Oracle wins legal battle against Google over use of Java code in Androidsystemdigits.com
Oracle wins appeal against Google in landmark copyright case
The never ending legal battle between Oracle and Google took a new twist on Tuesday when the U.S. Court of Appeals for the Federal Circuit in Washington ruled that Google’s use of Java shortcuts to develop Android “went too far” and was “a violation of Oracle’s copyrights”. This decision could see Google pay Oracle billions in damages, as the eight-year-long dispute between the two software giants draws near a close, reports Bloomberg.
For those unaware, Java was created by Sun Microsystems back in the 1990s and Oracle acquired the company in 2010. The legal battle between Oracle and Google formally started in 2010 over bits of Java code called Application Programming Interfaces (APIs) – a set of routines, protocols, and tools for building software applications. APIs are useful as developers don’t have to write new code from scratch to implement every new function or change it for every new type of device.
Eight months after the purchase, Oracle accused Google of using its copyrighted APIs in its Android mobile operating system and filed a lawsuit. Since then, both the companies have gone through federal trials and multiple appeals courts in the U.S.
In May 2016, Oracle lost the plagiarism case it had filed against Google, as the search giant had argued that the copying fell within the “fair use” provision of copyright law, which meant it was free to use. At that time, a jury of 10 unanimously agreed with Google who found that the search giant’s use of declaring code, and the structure, sequence, and organization of Java APIs was fair use.
Google at the time, said that its victory at trial was “a win for the Android ecosystem; for the Java programming community and for software developers who rely on open and free programming languages to build innovative consumer products.”
However, Oracle went ahead and appealed the ruling in the U.S. Court of Appeals for the Federal Circuit, and asked them to overrule the federal jury’s decision taken in May 2016 that says Google’s use of Oracle software didn’t violate copyright law. As of 2016, Oracle sought $9 billion in damages as part of the lawsuit it first filed in 2010.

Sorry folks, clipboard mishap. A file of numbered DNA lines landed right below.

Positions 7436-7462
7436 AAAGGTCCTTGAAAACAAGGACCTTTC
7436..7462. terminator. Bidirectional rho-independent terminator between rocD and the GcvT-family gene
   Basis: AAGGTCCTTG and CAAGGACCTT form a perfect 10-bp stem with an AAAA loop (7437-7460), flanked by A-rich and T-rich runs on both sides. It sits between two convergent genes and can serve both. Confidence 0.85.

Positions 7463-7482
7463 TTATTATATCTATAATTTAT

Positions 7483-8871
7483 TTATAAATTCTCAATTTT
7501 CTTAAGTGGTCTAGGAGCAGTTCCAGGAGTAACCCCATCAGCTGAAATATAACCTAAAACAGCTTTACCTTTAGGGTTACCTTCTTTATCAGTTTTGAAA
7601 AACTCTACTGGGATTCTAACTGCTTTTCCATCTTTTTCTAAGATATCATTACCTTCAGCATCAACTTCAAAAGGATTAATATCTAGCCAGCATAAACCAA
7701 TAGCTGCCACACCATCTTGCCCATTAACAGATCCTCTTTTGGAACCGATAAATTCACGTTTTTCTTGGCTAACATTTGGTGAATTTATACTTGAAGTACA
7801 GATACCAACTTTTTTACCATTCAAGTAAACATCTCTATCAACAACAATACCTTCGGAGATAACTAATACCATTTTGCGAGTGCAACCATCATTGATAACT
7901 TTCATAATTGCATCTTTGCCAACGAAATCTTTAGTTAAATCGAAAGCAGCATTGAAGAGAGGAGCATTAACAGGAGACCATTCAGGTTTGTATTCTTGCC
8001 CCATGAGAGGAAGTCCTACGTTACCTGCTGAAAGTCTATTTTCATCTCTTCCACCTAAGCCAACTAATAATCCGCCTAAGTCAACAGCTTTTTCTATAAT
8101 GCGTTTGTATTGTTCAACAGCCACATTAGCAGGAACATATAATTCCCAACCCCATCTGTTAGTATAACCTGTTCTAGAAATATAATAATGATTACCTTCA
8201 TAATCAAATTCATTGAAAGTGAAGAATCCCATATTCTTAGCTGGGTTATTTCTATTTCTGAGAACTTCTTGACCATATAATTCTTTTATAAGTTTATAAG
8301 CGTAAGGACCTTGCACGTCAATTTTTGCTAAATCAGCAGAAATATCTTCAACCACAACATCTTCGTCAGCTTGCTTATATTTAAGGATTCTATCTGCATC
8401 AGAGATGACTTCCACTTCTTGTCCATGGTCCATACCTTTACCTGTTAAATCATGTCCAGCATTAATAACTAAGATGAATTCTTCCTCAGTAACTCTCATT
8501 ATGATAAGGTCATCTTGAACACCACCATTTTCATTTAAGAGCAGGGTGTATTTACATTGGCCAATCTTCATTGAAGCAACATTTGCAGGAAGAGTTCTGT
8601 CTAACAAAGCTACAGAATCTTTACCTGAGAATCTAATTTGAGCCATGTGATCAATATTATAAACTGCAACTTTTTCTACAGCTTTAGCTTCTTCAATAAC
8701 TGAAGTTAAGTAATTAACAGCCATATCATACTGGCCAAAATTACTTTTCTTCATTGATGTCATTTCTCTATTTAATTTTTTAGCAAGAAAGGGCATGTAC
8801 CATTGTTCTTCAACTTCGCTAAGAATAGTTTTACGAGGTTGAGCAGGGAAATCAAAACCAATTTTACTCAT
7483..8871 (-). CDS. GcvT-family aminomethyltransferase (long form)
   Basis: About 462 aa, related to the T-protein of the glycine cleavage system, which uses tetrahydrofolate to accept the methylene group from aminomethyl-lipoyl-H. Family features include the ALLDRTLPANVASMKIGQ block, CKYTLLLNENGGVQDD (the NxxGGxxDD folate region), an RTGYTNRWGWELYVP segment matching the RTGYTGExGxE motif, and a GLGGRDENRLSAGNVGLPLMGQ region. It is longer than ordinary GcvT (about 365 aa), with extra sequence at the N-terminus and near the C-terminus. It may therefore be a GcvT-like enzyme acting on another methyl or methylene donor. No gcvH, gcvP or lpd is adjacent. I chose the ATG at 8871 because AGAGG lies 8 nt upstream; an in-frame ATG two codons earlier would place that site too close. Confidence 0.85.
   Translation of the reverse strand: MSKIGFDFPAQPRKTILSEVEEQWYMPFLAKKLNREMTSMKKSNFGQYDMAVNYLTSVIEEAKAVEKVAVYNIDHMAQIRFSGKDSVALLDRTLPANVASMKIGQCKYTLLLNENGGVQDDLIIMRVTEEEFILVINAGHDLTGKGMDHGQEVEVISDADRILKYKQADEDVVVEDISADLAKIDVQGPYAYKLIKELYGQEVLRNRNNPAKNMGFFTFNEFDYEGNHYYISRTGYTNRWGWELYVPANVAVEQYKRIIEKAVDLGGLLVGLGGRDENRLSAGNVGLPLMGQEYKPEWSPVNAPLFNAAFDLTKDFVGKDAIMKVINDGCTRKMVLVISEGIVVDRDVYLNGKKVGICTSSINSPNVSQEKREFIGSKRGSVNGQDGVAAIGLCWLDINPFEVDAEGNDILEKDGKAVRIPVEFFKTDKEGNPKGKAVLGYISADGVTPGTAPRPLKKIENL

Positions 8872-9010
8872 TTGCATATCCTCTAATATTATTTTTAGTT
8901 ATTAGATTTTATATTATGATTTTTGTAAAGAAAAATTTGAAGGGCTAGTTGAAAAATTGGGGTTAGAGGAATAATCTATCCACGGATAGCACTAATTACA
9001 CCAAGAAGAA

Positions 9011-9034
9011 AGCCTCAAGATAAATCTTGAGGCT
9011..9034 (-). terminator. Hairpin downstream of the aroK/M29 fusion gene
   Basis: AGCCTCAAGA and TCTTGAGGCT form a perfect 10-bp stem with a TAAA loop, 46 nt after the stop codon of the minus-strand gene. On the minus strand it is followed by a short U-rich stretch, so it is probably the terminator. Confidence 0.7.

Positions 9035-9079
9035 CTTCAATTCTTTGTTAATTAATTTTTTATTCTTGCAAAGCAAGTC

Finally, the U.S. Court of Appeals in its decision on Tuesday (March 27, 2018) ruled that Google’s use of APIs was “unfair as a matter of law.”
“The fact that Android is free of charge does not make Google’s use of the Java API packages noncommercial,” the three-judge panel wrote in its decision. It also pointed out that Android has made more than $42 billion in revenue from advertising and that Google had not made any changes of the copyrighted material.
“There is nothing fair about taking a copyrighted work verbatim and using it for the same purpose and function as the original in a competing platform,” it stated.
Oracle said its APIs are freely available to those who want to build applications for computers and mobile devices, but draws the line at anyone who wants to use them for a competing platform or to embed them in an electronic device.
Welcoming the ruling, Dorian Daley, an Oracle executive vice president and the company’s general counsel, in a statement said, “The Federal Circuit’s opinion upholds fundamental principles of copyright law and makes clear that Google violated the law. This decision protects creators and consumers from the unlawful abuse of their rights.”
On the other hand, Google and its supporters said that extending copyright protection to APIs, would threaten innovation and lead to higher costs for consumers.
“We are disappointed the court reversed the jury finding that Java is open and free for everyone,” Google said in a statement. “This type of ruling will make apps and online services more expensive for users. We are considering our options.”
Google is likely to ask the three-judge panel to reconsider its decision or ask the full appeals court to review the decision. The case could even go all the way to the Supreme Court of the U.S.
The case has been closely followed by the tech industry because of its extensive implications for software innovation and copyright law